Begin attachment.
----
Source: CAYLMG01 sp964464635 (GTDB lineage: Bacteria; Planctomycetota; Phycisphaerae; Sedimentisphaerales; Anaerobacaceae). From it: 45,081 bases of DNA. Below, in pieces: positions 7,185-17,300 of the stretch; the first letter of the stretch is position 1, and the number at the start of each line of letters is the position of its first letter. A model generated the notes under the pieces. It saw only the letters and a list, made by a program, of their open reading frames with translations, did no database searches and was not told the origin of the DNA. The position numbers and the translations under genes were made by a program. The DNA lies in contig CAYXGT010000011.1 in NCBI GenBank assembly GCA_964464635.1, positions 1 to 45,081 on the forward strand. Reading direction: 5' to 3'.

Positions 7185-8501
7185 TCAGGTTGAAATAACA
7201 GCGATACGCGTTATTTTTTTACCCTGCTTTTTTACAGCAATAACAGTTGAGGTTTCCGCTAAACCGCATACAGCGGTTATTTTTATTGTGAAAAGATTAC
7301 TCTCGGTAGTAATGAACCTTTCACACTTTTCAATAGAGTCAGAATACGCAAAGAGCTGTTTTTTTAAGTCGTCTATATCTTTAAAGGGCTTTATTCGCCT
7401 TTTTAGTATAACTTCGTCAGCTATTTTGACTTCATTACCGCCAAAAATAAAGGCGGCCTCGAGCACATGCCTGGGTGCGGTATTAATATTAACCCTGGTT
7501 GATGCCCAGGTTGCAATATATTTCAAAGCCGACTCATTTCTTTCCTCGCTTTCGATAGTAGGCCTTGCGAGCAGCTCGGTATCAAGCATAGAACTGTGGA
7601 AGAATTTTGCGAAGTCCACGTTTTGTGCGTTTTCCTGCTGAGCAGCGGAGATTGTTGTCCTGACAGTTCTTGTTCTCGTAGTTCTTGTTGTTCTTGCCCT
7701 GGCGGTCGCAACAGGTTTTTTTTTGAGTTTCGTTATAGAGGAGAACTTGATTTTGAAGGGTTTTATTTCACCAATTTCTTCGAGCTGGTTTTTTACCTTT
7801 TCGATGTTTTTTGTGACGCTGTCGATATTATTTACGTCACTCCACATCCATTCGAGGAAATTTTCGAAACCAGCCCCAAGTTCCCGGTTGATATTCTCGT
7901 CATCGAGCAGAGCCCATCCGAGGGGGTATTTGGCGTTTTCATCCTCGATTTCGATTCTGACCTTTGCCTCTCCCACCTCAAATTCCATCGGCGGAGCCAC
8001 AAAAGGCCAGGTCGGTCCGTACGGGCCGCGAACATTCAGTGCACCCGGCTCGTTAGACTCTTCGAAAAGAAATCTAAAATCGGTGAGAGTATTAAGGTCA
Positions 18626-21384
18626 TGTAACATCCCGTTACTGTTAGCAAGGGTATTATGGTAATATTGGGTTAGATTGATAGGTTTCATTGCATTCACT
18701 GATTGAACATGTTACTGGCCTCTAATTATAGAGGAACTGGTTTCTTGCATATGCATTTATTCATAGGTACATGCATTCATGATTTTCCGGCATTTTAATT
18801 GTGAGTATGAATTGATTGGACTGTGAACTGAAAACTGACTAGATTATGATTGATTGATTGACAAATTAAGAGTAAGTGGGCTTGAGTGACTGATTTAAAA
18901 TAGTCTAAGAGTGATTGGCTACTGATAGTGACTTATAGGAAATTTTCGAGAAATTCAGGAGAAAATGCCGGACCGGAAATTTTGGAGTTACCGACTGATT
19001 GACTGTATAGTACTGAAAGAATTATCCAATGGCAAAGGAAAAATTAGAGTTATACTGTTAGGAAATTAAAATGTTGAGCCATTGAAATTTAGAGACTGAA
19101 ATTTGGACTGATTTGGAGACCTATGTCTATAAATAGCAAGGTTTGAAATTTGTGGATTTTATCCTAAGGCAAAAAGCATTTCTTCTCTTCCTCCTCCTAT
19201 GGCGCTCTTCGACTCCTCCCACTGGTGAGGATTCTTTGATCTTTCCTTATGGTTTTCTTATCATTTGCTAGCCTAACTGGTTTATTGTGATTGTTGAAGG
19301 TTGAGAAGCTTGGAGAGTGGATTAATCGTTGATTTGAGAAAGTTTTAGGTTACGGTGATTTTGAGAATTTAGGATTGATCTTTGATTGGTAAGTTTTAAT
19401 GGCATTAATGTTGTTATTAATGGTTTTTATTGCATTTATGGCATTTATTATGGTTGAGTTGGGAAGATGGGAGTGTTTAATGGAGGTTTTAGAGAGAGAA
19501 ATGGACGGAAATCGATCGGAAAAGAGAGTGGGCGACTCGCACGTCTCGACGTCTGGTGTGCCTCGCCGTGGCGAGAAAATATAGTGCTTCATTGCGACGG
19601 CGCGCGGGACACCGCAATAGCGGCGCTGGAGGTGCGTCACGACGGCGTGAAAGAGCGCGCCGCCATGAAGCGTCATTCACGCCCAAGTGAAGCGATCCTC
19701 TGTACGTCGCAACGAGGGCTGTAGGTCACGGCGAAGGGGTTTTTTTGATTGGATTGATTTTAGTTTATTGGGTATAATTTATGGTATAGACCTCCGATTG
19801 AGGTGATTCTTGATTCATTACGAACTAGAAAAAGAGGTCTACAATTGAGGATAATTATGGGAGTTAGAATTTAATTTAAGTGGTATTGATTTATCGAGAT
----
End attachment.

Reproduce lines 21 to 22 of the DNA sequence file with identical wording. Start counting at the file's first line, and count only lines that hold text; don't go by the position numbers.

19301 TTGAGAAGCTTGGAGAGTGGATTAATCGTTGATTTGAGAAAGTTTTAGGTTACGGTGATTTTGAGAATTTAGGATTGATCTTTGATTGGTAAGTTTTAAT
19401 GGCATTAATGTTGTTATTAATGGTTTTTATTGCATTTATGGCATTTATTATGGTTGAGTTGGGAAGATGGGAGTGTTTAATGGAGGTTTTAGAGAGAGAA